• There’s an established recycling industry for traditional plastics. Not only can recycling companies not recycle biodegradable plastics, these items also contaminate the traditional recycling streams.
  • If you try to compost them at home they’re highly unlikely to decompose in any meaningful timeframe.
  • Bio plastic does not encourage the behaviour change needed to address the problem of plastics ending up in our oceans, rivers, parks and hedgerows, in the food chain and in foreign landfill sites, which is why concerns about plastics were raised in the first place.

Many alternative plastics can be worse for the environment, not better than traditional plastic.

Please buy a travel mug, a re-useable water bottle or other re-useable item instead, or if you must choose a single-use plastic item, please opt for traditional plastic that you can recycle.

https://scilly.gov.uk/environment-transport/waste-recycling/plastic-free-scilly

Insulation Properties of Older Houses: Investigation with a thermal imaging camera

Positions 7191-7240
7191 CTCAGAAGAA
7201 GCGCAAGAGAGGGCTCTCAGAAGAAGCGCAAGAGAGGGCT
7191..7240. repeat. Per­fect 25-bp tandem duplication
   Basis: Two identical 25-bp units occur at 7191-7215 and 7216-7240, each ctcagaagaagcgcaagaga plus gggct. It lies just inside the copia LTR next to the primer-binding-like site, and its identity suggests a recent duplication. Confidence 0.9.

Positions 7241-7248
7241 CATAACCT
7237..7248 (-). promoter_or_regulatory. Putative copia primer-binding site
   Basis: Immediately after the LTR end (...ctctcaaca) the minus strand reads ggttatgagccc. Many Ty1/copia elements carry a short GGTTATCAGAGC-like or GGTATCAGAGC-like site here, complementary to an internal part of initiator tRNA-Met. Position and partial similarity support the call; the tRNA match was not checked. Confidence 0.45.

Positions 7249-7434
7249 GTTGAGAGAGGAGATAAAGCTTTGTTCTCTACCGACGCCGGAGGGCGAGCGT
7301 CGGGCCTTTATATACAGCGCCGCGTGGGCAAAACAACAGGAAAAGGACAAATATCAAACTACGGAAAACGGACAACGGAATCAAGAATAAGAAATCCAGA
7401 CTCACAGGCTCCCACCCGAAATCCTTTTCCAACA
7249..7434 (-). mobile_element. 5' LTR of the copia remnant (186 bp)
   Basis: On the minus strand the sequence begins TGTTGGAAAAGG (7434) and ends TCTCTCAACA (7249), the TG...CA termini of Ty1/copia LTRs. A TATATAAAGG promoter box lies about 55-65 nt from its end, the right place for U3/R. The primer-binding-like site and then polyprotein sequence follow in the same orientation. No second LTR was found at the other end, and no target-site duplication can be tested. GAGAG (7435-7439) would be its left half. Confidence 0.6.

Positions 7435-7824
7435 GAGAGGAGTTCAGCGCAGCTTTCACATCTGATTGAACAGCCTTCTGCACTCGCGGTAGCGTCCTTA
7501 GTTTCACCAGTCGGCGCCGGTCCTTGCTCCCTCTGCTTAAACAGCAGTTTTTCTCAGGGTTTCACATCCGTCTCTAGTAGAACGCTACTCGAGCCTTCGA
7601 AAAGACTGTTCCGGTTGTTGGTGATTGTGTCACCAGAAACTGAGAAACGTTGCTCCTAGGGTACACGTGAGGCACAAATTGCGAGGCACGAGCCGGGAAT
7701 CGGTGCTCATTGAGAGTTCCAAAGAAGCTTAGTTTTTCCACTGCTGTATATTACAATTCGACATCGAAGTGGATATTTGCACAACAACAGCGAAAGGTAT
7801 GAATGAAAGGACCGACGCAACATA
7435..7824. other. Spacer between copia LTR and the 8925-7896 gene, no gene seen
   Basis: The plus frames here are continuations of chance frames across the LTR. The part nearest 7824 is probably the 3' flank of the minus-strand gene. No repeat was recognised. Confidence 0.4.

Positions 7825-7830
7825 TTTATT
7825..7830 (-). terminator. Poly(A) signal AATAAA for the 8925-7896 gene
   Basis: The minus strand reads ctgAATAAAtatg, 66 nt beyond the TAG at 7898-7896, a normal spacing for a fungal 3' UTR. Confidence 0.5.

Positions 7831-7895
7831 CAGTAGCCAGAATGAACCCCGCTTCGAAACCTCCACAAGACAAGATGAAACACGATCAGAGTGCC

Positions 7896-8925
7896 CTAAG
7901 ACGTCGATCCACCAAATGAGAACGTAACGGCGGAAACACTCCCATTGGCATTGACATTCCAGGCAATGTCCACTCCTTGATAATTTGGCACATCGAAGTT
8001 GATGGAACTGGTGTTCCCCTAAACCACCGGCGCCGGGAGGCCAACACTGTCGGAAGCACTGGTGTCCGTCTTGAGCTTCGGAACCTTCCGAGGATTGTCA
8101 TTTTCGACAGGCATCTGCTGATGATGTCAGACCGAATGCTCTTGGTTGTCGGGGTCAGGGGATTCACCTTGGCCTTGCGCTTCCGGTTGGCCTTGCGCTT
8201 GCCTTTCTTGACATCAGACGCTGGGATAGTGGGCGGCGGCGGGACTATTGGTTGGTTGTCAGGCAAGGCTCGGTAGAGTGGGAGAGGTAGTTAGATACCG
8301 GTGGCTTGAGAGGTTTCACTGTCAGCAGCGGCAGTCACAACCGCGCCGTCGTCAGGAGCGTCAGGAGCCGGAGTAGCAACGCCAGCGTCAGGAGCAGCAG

Older houses pose particular challenges with regard to thermal efficiency and sustainability. For this reason Sarah and myself found it extremely useful to borrow the thermal imaging camera to investigate our house- Culhams Farmhouse. The farmhouse was built in 1840 and the original part of the house has solid brick walls although several more modern extensions have cavities and mostly meet today’s building regulation standards. Windows in the original house have thick oak frames and single glazed lead mullions. The property is Grade 2 listed so anything we do has to meet the approval of the conservation officer. Originally the house was built without a damp proof course, but a chemical course was inserted over 40 years ago much to the disapproval of the conservation officer who told us that this should not have been allowed. We don’t appear to have any significant damp issues. Today the house has a modern gas central heating system (boiler replaced 18 months ago) which is supplemented by two log burners (both replaced recently and meet today’s standards) and an open fire. I have purchased a wood moisture meter to ensure I only burn seasoned wood.